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In several comments on the D & C article titled, "Brockport, Sweden and Clarkson feud over fire, ambulance services," the unidentified defendants allege that the officers committed a multitude of crimes. The alleged crimes include "breaking into" a home and "wrongly arresting the residents," and inflating the police department's documented calls for service.
Varrenti's order states that the relief sought is to "compel" the D & C to "cease and desist" posts and provide information on the unidentified defendants, and provide other relief as the court deems necessary. The other officers' lawsuit is deemed as a "related case" with the same cause of action.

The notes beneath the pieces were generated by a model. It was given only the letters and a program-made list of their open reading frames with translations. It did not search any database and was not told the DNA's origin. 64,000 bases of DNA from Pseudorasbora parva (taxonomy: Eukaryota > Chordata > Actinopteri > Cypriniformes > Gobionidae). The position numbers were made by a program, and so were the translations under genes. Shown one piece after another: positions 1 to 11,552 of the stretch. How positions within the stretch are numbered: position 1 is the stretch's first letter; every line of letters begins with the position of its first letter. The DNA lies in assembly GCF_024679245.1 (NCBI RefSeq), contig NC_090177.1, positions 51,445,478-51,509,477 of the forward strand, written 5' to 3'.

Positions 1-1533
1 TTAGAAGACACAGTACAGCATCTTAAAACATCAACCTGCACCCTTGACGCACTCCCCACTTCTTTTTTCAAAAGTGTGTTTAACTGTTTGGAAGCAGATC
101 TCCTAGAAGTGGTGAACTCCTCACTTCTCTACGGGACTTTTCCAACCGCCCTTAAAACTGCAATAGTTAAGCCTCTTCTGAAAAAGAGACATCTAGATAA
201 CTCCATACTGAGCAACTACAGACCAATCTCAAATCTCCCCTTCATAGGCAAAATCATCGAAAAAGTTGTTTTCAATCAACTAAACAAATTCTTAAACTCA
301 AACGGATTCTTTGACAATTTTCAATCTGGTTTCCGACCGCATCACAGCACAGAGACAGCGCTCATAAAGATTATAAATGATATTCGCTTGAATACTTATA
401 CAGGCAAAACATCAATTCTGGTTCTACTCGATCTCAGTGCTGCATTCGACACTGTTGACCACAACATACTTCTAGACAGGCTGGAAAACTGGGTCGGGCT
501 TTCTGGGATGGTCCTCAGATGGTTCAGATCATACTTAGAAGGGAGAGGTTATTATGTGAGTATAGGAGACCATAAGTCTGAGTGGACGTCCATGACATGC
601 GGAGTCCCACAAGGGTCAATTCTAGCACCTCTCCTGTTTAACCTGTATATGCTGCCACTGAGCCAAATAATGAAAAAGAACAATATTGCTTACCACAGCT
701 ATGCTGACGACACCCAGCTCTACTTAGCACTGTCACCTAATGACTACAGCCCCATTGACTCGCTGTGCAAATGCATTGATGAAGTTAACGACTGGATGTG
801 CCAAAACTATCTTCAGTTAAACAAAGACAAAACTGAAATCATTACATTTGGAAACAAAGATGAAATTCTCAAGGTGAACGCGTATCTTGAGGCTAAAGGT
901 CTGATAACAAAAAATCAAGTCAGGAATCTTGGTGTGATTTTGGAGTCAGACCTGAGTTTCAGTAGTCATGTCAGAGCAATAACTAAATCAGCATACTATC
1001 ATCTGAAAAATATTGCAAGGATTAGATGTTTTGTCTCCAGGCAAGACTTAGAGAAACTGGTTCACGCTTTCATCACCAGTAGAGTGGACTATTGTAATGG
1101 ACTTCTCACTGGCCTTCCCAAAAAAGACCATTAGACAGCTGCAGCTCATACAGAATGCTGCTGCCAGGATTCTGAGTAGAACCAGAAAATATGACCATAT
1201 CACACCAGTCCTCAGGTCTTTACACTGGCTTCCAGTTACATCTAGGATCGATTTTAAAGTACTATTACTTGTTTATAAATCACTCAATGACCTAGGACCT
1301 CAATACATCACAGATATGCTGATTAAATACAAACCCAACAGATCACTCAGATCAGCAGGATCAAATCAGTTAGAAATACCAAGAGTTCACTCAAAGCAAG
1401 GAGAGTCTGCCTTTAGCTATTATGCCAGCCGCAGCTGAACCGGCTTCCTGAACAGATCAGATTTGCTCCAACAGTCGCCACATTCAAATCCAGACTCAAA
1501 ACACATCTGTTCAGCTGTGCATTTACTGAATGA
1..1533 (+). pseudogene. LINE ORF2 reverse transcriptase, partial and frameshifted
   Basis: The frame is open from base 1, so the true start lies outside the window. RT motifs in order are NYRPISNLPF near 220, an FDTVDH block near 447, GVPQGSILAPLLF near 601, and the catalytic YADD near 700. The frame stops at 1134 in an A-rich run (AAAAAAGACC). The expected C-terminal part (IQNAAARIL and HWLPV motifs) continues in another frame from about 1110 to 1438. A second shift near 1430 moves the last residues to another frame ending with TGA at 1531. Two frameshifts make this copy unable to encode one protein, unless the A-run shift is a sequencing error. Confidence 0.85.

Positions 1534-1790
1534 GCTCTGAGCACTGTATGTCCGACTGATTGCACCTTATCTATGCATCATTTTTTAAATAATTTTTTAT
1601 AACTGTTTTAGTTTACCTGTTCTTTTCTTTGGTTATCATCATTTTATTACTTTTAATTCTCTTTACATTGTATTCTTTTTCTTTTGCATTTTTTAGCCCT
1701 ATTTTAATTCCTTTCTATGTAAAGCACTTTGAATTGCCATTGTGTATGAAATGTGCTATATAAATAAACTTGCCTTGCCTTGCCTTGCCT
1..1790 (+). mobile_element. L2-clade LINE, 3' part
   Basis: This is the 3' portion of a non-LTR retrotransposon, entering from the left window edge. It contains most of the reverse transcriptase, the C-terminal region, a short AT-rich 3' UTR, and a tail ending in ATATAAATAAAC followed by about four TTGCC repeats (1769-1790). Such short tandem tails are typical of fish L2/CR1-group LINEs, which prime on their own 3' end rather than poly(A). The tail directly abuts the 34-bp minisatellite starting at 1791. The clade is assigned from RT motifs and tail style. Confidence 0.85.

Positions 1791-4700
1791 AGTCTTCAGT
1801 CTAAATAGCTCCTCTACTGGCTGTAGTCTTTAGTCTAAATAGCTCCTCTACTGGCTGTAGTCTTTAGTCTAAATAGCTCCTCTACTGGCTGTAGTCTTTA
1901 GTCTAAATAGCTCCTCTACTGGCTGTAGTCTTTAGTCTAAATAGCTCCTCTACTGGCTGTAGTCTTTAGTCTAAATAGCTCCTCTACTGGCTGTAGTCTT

State Supreme Court Justice David Barry ruled that the comments were clearly opinion and could not be considered defamatory, as the police officers and Varrenti contended in a lawsuit against the anonymous Web posters and Gannett Co. Inc., which owns the Democrat and Chronicle. Because opinion can not be the basis of a claim of defamation, “Gannett is not required to unmask the identities of the four anonymous internet commentators,” Barry wrote in an opinion filed today.
Barry ruled that the comments were obviously “sarcastic, hyperbolic, and based on rumors” and were not presented as factual statements